Act: Resources

How to Grow Mushrooms on Woodchip

November 16, 2021

bookcoverThese days, growing mushrooms is all the rage. As you may have heard, you can grow mushrooms on pretty much anything; logsmilk cartons, even your jeans! Today, we’re talking about growing mushrooms on woodchip. It doesn’t matter if you want to grow your mushrooms indoors or outdoors, either way, woodchip is a great choice!

The following is an excerpt from The Woodchip Handbook by Ben Raskin. It has been adapted for the web.

Growing mushrooms on woodchip can be done under trees in the field or garden, or you can put the chip into containers and grow either inside or outdoors. Scale of production, available facilities, and time at one’s disposal are things that might affect your choice of system. By putting your chip into a container, you can have more control over the production process. You might want to sterilize the chip, keep it isolated from potentially competitive fungi species or water your mushrooms. If growing inside, you can monitor and control temperature and humidity, which will help you to get the highest yield. I have come to it from a farming perspective, looking to bring an added enterprise into agroforestry systems, so am more interested in effective, low-effort production under trees, but I will consider both systems here.

Outdoor System

For this system, the best variety to start with is king stropharia (Stropharia rugosoannulata). It is vigorous and tolerates a wider range of conditions and tree species than other mushrooms. It is also one that particularly likes growing in woodchip.

The first thing is to find the best site in your garden or farm for cultivating mushrooms. They like shade, so north-facing areas, or those directly under bigger trees, are the most obvious opportunity. If you don’t have the perfect spot you can compensate by creating temporary shade and by irrigating if necessary, but all this adds time and cost to the process.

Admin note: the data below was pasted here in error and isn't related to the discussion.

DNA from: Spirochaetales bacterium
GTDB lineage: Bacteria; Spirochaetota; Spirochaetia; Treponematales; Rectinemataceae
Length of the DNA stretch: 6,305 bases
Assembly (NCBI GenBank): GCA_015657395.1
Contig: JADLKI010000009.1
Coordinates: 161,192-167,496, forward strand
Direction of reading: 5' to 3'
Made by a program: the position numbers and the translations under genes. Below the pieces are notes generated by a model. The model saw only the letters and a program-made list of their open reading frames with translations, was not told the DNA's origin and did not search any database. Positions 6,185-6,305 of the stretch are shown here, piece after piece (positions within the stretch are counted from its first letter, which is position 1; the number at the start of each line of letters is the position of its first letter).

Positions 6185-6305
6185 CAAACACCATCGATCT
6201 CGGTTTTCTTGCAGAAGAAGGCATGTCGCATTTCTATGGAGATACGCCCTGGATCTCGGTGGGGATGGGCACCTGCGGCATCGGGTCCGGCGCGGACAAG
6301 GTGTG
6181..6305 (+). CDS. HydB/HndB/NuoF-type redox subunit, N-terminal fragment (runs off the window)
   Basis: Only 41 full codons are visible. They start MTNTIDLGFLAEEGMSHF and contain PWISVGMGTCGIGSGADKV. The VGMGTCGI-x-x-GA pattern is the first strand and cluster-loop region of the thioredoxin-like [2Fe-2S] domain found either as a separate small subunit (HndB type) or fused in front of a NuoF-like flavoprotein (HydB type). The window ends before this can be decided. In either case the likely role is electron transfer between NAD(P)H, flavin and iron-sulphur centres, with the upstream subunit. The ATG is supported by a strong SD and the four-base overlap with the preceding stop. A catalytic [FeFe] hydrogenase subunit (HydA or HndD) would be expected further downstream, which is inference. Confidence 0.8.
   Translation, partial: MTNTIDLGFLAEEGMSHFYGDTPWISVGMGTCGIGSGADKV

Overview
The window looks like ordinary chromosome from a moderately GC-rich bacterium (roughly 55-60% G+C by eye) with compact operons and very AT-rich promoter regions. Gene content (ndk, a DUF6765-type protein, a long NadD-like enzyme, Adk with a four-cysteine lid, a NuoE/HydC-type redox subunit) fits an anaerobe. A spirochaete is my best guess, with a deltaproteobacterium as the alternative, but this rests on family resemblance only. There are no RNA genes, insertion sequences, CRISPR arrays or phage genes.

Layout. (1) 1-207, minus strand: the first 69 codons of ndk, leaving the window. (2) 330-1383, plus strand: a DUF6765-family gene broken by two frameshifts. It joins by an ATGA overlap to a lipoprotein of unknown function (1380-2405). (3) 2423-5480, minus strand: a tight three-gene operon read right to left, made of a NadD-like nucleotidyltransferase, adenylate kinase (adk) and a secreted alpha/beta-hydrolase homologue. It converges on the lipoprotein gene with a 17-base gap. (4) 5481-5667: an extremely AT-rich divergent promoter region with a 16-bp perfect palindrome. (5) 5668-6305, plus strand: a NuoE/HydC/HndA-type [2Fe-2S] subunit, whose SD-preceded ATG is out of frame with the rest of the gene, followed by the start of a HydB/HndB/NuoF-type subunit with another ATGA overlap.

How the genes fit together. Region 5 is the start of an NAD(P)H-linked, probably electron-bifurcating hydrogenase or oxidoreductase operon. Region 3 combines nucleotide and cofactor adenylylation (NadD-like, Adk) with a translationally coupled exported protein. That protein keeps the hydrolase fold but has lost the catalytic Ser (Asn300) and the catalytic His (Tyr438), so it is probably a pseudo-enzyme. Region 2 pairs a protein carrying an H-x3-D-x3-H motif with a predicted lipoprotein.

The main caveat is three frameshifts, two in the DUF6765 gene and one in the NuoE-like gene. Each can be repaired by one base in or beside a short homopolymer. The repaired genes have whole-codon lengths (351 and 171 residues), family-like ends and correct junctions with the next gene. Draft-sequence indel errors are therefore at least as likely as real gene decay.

Fungi hate being disturbed, so try to find an area that won’t get people or animals going through it. If you have any livestock, especially chickens, you’ll need to keep them off the area. You may need to fence the area or lay some wire netting on top of the woodchip until it is established. One planting we made got dug up by marauding gangs of rabbits.

Mushrooms need some light to fruit successfully; they just don’t like direct sunlight. I recently tried establishing king stropharia between young trees in an agroforestry alley system where the rows of trees are only one tree thick. This species is reputed to be more tolerant of sunlight than some others, and though it may well work successfully once the trees are bigger and casting more umbrage, we had poor establishment, and I think the ground just wasn’t getting enough shade for them to get off to a good start. The direct sunlight also meant the chip became too warm and desiccated.

There are various suggested methods for preparing the bed, but most have some common advice:

  • Strip any growth or humus layer down to bare soil. This may involve scraping off grass or annual weeds, or even digging up any vigorous perennial weeds like docks or thistles from the plot.
  • Next, lay down some layers of cardboard on the bare soil. This is the stage to add your spawn, available either on sawdust, straw or dowel pegs.
  • Then spread a layer of woodchip onto the cardboard and spawn.
  • Some methods suggest further layers of cardboard and woodchip.

The best time to do this is either in the spring, for a first fruit in the following autumn, or in the autumn with the expectation of a crop in the following spring. Summer conditions are too hot and dry for the mycelia to successfully colonise the woodchip. Winter temperatures, conversely, are too low for good growth. The moist cooler weather in spring and autumn provide the right growing conditions.

A note on the woodchip: when growing outside there is an increased risk of other fungi colonising your substrate. This has two risks. Firstly, the other fungi species may be more vigorous than the one you are cultivating, meaning that you’ll get poor, or even zero, establishment of your chosen species. This is a big risk for less vigorous mushroom species but can even be a problem for Stropharia. The other, smaller but potentially more disastrous, risk is a similar-looking species getting established in the woodchip and being harvested by mistake with your cultivated variety. There are a couple of steps you can take to reduce these risks:

  1. Use fresh woodchip which doesn’t yet have any fungi growing on it. Chip that is less than two weeks old is unlikely to have any active fungi growth on it. If you know you are not going to be able to use the chip within that time, covering it with a tarpaulin will reduce, but not eliminate, the risk of airborne spores landing on the chip.